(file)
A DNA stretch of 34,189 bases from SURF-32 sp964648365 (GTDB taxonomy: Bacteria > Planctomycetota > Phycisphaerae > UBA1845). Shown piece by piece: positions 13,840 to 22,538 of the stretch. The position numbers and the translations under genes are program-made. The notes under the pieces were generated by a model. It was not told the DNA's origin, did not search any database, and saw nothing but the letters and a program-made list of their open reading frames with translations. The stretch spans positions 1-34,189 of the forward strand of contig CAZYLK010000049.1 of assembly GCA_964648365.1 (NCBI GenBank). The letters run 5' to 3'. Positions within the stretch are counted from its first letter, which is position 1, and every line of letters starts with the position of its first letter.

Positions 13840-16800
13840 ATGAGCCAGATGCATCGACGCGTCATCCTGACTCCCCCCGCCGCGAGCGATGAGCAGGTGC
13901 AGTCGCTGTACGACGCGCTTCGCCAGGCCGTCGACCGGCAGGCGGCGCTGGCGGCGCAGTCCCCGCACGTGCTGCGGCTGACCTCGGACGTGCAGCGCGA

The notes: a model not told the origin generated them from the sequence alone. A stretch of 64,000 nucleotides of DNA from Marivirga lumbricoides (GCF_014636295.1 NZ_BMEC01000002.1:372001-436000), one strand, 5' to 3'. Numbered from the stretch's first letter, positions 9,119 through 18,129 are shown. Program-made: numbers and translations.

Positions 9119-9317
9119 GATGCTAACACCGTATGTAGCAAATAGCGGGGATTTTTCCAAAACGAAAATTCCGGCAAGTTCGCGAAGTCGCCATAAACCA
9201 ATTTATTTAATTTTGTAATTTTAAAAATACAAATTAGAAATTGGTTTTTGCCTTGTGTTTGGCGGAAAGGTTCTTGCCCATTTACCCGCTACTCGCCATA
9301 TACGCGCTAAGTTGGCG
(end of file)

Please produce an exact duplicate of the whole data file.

A DNA stretch of 34,189 bases from SURF-32 sp964648365 (GTDB taxonomy: Bacteria > Planctomycetota > Phycisphaerae > UBA1845). Shown piece by piece: positions 13,840 to 22,538 of the stretch. The position numbers and the translations under genes are program-made. The notes under the pieces were generated by a model. It was not told the DNA's origin, did not search any database, and saw nothing but the letters and a program-made list of their open reading frames with translations. The stretch spans positions 1-34,189 of the forward strand of contig CAZYLK010000049.1 of assembly GCA_964648365.1 (NCBI GenBank). The letters run 5' to 3'. Positions within the stretch are counted from its first letter, which is position 1, and every line of letters starts with the position of its first letter.

Positions 13840-16800
13840 ATGAGCCAGATGCATCGACGCGTCATCCTGACTCCCCCCGCCGCGAGCGATGAGCAGGTGC
13901 AGTCGCTGTACGACGCGCTTCGCCAGGCCGTCGACCGGCAGGCGGCGCTGGCGGCGCAGTCCCCGCACGTGCTGCGGCTGACCTCGGACGTGCAGCGCGA

The notes: a model not told the origin generated them from the sequence alone. A stretch of 64,000 nucleotides of DNA from Marivirga lumbricoides (GCF_014636295.1 NZ_BMEC01000002.1:372001-436000), one strand, 5' to 3'. Numbered from the stretch's first letter, positions 9,119 through 18,129 are shown. Program-made: numbers and translations.

Positions 9119-9317
9119 GATGCTAACACCGTATGTAGCAAATAGCGGGGATTTTTCCAAAACGAAAATTCCGGCAAGTTCGCGAAGTCGCCATAAACCA
9201 ATTTATTTAATTTTGTAATTTTAAAAATACAAATTAGAAATTGGTTTTTGCCTTGTGTTTGGCGGAAAGGTTCTTGCCCATTTACCCGCTACTCGCCATA
9301 TACGCGCTAAGTTGGCG